The caveat? WordPress doesn’t natively offer this feature, meaning you’ve got two options: Plugins and HTTP authentication. Let’s explore each in more detail.
How to Password Protect a WordPress Site Using a Plugin
There are a host of free and for-pay WordPress plugins that make it possible to password protect your entire site. While the details differ from plugin to plugin, the basics are the same — you select a password for your site and specify any exceptions, such as visitors from specific IP addresses, then apply the changes. When users visit your site, they’ll see a WordPress login screen that requires a valid password for access.
We’ll go through the process using PPWP – WordPress Password Protect Page Plugin, which allows you to protect your entire WordPress site, as well individual pages, posts, and categories. In the Pro version, you can even protect entire custom post types, such as product listings.
Here’s the step-by-step process:
1. Download the PPWP plugin from the WordPress plugin library.
To install the plugin, log into your WordPress dashboard, click “Plugins” on the sidebar, and click “Add New.” Search for the PPWP plugin, then install it and click “Activate.”
2. Click “Password Protect WordPress” on the sidebar.
The plugin will have a dedicated section on your sidebar titled “Password Protect WordPress.” Click on it to expand the subsections, then click on “Sitewide Protection” to see your options.
3. Under “Sitewide Protection,” click on the “Password Protect Entire Site” toggle.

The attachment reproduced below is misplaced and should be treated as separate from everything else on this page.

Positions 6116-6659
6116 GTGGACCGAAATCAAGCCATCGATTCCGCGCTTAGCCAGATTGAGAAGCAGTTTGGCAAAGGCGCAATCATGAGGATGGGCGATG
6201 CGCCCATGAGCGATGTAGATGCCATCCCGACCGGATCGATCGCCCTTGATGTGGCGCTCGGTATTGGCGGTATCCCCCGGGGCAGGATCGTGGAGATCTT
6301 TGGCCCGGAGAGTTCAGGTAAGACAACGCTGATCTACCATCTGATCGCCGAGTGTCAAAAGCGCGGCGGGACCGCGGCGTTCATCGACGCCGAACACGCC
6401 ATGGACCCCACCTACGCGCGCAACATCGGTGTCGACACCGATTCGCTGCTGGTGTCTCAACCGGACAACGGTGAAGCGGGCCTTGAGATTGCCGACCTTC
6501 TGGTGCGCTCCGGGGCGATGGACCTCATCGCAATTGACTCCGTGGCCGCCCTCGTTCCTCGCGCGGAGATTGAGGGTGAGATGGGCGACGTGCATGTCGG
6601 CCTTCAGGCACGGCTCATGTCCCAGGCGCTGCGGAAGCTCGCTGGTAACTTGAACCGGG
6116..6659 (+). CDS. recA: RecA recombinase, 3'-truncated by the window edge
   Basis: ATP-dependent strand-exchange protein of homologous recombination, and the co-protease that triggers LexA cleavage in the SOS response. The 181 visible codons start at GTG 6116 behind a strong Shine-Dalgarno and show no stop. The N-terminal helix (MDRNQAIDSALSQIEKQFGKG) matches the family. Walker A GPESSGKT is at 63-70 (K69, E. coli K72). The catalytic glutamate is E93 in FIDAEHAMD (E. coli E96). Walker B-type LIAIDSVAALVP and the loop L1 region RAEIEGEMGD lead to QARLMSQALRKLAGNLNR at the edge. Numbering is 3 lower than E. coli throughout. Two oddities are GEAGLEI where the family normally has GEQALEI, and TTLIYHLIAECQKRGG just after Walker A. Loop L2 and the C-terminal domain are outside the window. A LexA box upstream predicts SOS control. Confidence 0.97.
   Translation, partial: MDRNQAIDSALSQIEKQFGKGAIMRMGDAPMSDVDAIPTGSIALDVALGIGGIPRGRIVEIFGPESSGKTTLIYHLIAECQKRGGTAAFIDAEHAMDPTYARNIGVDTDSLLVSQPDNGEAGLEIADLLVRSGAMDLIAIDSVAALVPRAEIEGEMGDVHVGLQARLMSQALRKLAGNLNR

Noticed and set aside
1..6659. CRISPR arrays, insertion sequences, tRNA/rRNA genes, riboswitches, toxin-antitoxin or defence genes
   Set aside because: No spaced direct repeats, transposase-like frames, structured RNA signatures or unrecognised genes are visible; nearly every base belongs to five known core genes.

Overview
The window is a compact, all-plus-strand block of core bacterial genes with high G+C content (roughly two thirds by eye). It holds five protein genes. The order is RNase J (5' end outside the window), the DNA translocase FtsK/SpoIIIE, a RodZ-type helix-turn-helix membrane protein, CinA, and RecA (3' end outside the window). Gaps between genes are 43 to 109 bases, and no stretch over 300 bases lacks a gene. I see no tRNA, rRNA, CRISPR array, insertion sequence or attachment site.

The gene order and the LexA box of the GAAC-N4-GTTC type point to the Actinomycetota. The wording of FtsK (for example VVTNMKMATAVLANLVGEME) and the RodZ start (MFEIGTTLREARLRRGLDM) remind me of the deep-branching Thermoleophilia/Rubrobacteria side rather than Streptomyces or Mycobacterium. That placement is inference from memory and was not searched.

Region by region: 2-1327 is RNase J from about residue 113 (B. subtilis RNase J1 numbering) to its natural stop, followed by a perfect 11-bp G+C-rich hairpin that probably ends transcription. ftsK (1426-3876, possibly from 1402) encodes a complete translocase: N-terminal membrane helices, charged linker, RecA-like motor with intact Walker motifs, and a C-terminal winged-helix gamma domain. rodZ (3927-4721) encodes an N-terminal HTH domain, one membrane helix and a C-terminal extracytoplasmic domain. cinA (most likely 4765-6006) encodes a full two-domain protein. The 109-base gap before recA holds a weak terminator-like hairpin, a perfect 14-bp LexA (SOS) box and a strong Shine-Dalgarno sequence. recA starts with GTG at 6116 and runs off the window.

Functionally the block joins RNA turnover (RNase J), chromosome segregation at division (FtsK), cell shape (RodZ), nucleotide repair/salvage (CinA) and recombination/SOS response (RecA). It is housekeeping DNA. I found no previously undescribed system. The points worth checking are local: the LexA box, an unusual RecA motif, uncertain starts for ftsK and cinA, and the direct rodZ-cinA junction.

You’ll then be prompted to set a password. The change will be immediate, so make sure you’re ready to make your website fully private! And do save your password somewhere for you to remember.
4. All done! Your site is now password protected.
When external visitors try to visit your site, this is what they’ll see:
Remember that password protecting your site may lead to search engine indexing issues, meaning that Google, Yahoo, and Bing may not list your website in search results. If you’d like to keep your pages public but not be indexed by search engines, you can use noindex, nofollow meta tags without needing to make your site private.
How to Password Protect a WordPress Site Using HTTP Authentication
This type of password protection happens at the web hosting level; many web hosting providers now offer one-click HTTP authentication for your website, regardless of what CMS you’re running. Just like plugin-based password protection, you select a password for your site, along with any exceptions. Unlike plugin solutions, visitors won’t even see a WordPress logo when they arrive — they’ll simply see a text box asking them to log in.
Here are the tutorials we recommend:
- Hostinger: How to Locate and Create the WordPress .htaccess File on cPanel and hPanel
- DreamHost: Password protecting your site with an .htaccess file
- [Video] HostPapa: How to Password Protect a Directory through cPanel
Pros of WordPress Password Protection